Faces of Caregiving – Australia
Cassie was a young mum when her first son Matthew was diagnosed with Cystic Fibrosis at just four weeks old — her career as a Human Resources Professional in the State Government was blossoming and she was due to return to work as the main income provider at home, however everything changed overnight, following his diagnosis.
She was thrust into caring for a child with complex needs, despite not even knowing what Cystic Fibrosis was.
“I returned to work six months after Matthew was born, however I had to take a step back from my leadership role as I was no longer able to commit the time needed to be successful and effective.”
Cassie gave birth to her second son Joshua 18 months later and began studying Complimentary and Natural Medicine in order to better understand the human body and help her adequately advocate for her son.
As Matthew’s needs grew, the pressure of studying and looking after two young boys on her own started to take its toll. Her relationship broke down and in the wake of all this, Cassie found her own physical and mental health were also impacted. Loathed to ask for help and not recognising she was in fact a caregiver, Cassie felt alone, isolated and lost hope.
“I was admitted to hospital for a major procedure, because I was in such poor mental and physical shape, my recovery was long and difficult. I knew it was time to make a change.”
Cassie started to take control of her life, looking after her mental and physical health. As time went on, she noticed that when she was ‘better’ her young children were also ‘better’, happier and healthier.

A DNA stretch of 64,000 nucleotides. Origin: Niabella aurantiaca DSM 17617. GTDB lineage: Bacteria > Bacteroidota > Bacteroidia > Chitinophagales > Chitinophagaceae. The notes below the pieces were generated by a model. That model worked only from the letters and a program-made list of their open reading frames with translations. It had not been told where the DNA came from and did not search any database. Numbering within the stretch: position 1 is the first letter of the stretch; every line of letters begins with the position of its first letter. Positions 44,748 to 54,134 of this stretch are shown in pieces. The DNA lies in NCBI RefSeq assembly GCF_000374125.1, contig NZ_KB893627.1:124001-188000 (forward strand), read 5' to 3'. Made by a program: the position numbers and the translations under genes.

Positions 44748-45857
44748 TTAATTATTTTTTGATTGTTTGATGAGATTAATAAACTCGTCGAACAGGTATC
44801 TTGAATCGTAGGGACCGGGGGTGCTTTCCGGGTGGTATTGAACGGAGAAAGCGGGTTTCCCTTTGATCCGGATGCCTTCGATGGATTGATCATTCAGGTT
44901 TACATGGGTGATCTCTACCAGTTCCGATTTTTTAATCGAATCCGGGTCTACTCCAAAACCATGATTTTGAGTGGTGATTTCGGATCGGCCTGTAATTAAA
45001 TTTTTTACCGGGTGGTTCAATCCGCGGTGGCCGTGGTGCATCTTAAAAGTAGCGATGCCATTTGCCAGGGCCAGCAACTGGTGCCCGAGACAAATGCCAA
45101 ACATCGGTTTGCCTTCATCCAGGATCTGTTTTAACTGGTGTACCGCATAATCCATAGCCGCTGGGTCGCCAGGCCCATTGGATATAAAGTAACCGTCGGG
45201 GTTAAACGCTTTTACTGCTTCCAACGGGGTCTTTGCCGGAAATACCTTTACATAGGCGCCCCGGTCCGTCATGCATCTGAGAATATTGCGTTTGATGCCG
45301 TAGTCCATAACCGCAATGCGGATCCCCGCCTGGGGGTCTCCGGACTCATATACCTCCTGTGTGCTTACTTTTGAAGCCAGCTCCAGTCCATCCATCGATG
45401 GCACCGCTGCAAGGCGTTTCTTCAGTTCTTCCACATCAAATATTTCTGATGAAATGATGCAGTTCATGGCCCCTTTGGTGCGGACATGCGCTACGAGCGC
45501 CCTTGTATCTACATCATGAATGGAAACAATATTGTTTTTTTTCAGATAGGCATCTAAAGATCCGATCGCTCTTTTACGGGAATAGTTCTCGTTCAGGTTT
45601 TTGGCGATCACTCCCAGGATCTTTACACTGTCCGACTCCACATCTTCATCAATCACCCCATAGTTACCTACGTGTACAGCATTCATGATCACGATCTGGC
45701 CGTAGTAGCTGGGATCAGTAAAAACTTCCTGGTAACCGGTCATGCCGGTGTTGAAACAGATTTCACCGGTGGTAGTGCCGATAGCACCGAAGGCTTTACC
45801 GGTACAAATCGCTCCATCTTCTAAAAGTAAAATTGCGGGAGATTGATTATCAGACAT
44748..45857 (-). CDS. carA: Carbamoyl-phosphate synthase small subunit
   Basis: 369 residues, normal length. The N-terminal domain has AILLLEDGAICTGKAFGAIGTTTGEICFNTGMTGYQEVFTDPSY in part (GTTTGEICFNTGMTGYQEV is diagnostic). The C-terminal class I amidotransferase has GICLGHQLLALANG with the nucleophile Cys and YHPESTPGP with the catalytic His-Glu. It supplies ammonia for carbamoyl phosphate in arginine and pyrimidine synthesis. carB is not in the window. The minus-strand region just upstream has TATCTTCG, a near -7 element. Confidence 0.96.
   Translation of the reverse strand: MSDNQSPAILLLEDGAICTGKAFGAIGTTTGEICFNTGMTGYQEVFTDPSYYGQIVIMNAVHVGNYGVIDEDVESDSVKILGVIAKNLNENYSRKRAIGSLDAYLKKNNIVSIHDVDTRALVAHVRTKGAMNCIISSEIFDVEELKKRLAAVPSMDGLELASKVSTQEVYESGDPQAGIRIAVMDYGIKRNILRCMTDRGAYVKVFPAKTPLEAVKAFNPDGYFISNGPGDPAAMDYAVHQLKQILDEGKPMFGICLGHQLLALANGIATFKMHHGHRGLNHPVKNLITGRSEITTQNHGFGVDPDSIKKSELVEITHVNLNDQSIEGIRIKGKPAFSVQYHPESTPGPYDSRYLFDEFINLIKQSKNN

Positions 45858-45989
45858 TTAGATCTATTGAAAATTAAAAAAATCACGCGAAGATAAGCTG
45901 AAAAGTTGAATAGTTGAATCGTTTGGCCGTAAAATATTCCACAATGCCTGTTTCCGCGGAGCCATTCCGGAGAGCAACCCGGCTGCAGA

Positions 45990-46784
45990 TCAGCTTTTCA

During her recovery, her son Matthew fell five metres from a tree and suffered a severe brain injury and fractured his spine as a result. During his long rehabilitation, she resigned from her secure employment, commenced study in Fitness and Personal Training and then started a new career and set up business as a personal trainer which provided her the flexibility she needed with Matthew’s care.
A few years in and his health continued to fluctuate, and Cassie’s commitment to caring for her son meant she sadly had to end her new business. As well as ongoing physical health a challenge, Matthew has been diagnosed with high needs Autism and severe Social Anxiety Disorder.
“It took me many years to realise that I was a carer. In my mind, I was a mum doing what she needed to do for her kids; it never crossed my mind that I was a carer.
“It is a challenge to give Matthew the care that he requires, while also making sure my other son Joshua equally has my time and attention as he grows up. Slowly over time I have learned to accept and ask for help and most importantly have recognised that for my kids to get the best of me, I have to prioritise my own health. That means putting me at the top of the list, which is easier said than done.”
Cassie always knew her passion was in helping others. Friends, family and strangers would often look to Cassie for ‘inspiration’, ask for her advice in relation to her caring role, to find out what services were ‘out there’ and to ‘pick her brains’ based on her knowledge and skills in health and wellness.
She thought “how wonderful it would be if people could learn from her tougher times and that she could help them reduce the stress in their lives”. It was around this time when she recognised that she was not alone and that people truly needed to talk to and share experiences with their peers who really ‘get it’, in a flexible and non-threatening environment.
In March 2016 Cassie established The Caregivers Place, an online and community service that provides unique and personal support and education for people living with disability, chronic illness and special needs and their families, right across Australia.
“It is where you find yourself and your voice, where you discover your resilience and feel a depth of love like no other. The appreciation you get when the person you are caring for reaches seemingly ‘small milestones’ is almost indescribable. When you see breakthroughs and success’ for your loved one, because of the advocacy and role you have played, well that there is the greatest reward you could possibly be given.”
“while my caring role and being Matthew’s mum has been incredibly challenging along the way, it has also been so rewarding. You are tested at every corner, emotionally and physically. You never really know what you are capable of until you become someone else’s carer.”
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